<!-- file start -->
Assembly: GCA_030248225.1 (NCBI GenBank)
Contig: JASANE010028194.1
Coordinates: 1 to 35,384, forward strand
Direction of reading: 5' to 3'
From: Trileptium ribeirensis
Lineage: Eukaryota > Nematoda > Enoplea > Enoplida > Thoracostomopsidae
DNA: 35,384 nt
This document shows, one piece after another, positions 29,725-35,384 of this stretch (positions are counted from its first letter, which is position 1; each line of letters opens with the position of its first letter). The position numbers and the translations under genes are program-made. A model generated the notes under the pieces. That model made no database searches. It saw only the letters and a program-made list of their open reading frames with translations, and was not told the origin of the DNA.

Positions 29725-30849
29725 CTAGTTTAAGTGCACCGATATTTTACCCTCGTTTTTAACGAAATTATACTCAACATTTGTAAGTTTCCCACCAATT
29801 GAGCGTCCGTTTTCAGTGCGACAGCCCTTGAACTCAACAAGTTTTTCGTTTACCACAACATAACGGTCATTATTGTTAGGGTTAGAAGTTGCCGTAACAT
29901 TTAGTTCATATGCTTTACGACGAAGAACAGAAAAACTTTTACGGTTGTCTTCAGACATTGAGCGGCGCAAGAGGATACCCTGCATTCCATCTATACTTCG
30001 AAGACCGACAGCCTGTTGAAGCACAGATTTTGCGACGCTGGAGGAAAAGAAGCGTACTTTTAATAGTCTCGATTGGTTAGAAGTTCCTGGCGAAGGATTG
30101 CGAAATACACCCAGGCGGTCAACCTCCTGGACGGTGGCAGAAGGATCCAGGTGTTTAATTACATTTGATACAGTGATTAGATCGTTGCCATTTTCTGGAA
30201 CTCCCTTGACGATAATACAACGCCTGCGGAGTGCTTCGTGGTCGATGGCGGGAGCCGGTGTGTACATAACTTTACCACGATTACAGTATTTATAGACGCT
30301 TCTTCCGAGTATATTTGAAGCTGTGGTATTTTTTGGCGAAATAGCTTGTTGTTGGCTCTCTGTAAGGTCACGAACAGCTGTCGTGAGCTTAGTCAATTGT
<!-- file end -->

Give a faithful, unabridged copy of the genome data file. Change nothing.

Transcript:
Assembly: GCA_030248225.1 (NCBI GenBank)
Contig: JASANE010028194.1
Coordinates: 1 to 35,384, forward strand
Direction of reading: 5' to 3'
From: Trileptium ribeirensis
Lineage: Eukaryota > Nematoda > Enoplea > Enoplida > Thoracostomopsidae
DNA: 35,384 nt
This document shows, one piece after another, positions 29,725-35,384 of this stretch (positions are counted from its first letter, which is position 1; each line of letters opens with the position of its first letter). The position numbers and the translations under genes are program-made. A model generated the notes under the pieces. That model made no database searches. It saw only the letters and a program-made list of their open reading frames with translations, and was not told the origin of the DNA.

Positions 29725-30849
29725 CTAGTTTAAGTGCACCGATATTTTACCCTCGTTTTTAACGAAATTATACTCAACATTTGTAAGTTTCCCACCAATT
29801 GAGCGTCCGTTTTCAGTGCGACAGCCCTTGAACTCAACAAGTTTTTCGTTTACCACAACATAACGGTCATTATTGTTAGGGTTAGAAGTTGCCGTAACAT
29901 TTAGTTCATATGCTTTACGACGAAGAACAGAAAAACTTTTACGGTTGTCTTCAGACATTGAGCGGCGCAAGAGGATACCCTGCATTCCATCTATACTTCG
30001 AAGACCGACAGCCTGTTGAAGCACAGATTTTGCGACGCTGGAGGAAAAGAAGCGTACTTTTAATAGTCTCGATTGGTTAGAAGTTCCTGGCGAAGGATTG
30101 CGAAATACACCCAGGCGGTCAACCTCCTGGACGGTGGCAGAAGGATCCAGGTGTTTAATTACATTTGATACAGTGATTAGATCGTTGCCATTTTCTGGAA
30201 CTCCCTTGACGATAATACAACGCCTGCGGAGTGCTTCGTGGTCGATGGCGGGAGCCGGTGTGTACATAACTTTACCACGATTACAGTATTTATAGACGCT
30301 TCTTCCGAGTATATTTGAAGCTGTGGTATTTTTTGGCGAAATAGCTTGTTGTTGGCTCTCTGTAAGGTCACGAACAGCTGTCGTGAGCTTAGTCAATTGT